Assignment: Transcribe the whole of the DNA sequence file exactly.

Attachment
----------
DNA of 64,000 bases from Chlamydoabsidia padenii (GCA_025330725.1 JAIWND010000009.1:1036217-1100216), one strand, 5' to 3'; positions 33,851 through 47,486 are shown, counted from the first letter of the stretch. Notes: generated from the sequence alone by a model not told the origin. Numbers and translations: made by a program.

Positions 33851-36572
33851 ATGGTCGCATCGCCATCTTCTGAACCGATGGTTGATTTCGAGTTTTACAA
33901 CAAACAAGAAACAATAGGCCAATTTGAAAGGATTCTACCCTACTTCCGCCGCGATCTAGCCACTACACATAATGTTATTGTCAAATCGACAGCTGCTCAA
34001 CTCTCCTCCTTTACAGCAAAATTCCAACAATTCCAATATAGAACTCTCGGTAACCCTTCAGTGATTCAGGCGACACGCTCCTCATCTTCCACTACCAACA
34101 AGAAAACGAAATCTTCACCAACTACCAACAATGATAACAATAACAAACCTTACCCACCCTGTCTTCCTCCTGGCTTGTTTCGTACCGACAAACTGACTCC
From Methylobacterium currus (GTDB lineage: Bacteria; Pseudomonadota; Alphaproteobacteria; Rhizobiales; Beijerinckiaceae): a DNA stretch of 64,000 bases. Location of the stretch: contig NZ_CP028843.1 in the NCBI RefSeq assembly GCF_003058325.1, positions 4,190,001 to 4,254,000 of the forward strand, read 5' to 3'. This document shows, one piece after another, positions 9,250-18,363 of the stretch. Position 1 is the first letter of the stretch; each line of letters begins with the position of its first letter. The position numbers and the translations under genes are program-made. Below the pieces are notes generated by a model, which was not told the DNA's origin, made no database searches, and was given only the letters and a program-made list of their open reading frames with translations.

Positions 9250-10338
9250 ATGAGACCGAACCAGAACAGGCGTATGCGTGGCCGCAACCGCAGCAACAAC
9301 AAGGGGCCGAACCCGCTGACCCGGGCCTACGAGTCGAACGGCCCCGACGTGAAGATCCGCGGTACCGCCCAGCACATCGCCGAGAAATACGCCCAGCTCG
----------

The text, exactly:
DNA of 64,000 bases from Chlamydoabsidia padenii (GCA_025330725.1 JAIWND010000009.1:1036217-1100216), one strand, 5' to 3'; positions 33,851 through 47,486 are shown, counted from the first letter of the stretch. Notes: generated from the sequence alone by a model not told the origin. Numbers and translations: made by a program.

Positions 33851-36572
33851 ATGGTCGCATCGCCATCTTCTGAACCGATGGTTGATTTCGAGTTTTACAA
33901 CAAACAAGAAACAATAGGCCAATTTGAAAGGATTCTACCCTACTTCCGCCGCGATCTAGCCACTACACATAATGTTATTGTCAAATCGACAGCTGCTCAA
34001 CTCTCCTCCTTTACAGCAAAATTCCAACAATTCCAATATAGAACTCTCGGTAACCCTTCAGTGATTCAGGCGACACGCTCCTCATCTTCCACTACCAACA
34101 AGAAAACGAAATCTTCACCAACTACCAACAATGATAACAATAACAAACCTTACCCACCCTGTCTTCCTCCTGGCTTGTTTCGTACCGACAAACTGACTCC
From Methylobacterium currus (GTDB lineage: Bacteria; Pseudomonadota; Alphaproteobacteria; Rhizobiales; Beijerinckiaceae): a DNA stretch of 64,000 bases. Location of the stretch: contig NZ_CP028843.1 in the NCBI RefSeq assembly GCF_003058325.1, positions 4,190,001 to 4,254,000 of the forward strand, read 5' to 3'. This document shows, one piece after another, positions 9,250-18,363 of the stretch. Position 1 is the first letter of the stretch; each line of letters begins with the position of its first letter. The position numbers and the translations under genes are program-made. Below the pieces are notes generated by a model, which was not told the DNA's origin, made no database searches, and was given only the letters and a program-made list of their open reading frames with translations.

Positions 9250-10338
9250 ATGAGACCGAACCAGAACAGGCGTATGCGTGGCCGCAACCGCAGCAACAAC
9301 AAGGGGCCGAACCCGCTGACCCGGGCCTACGAGTCGAACGGCCCCGACGTGAAGATCCGCGGTACCGCCCAGCACATCGCCGAGAAATACGCCCAGCTCG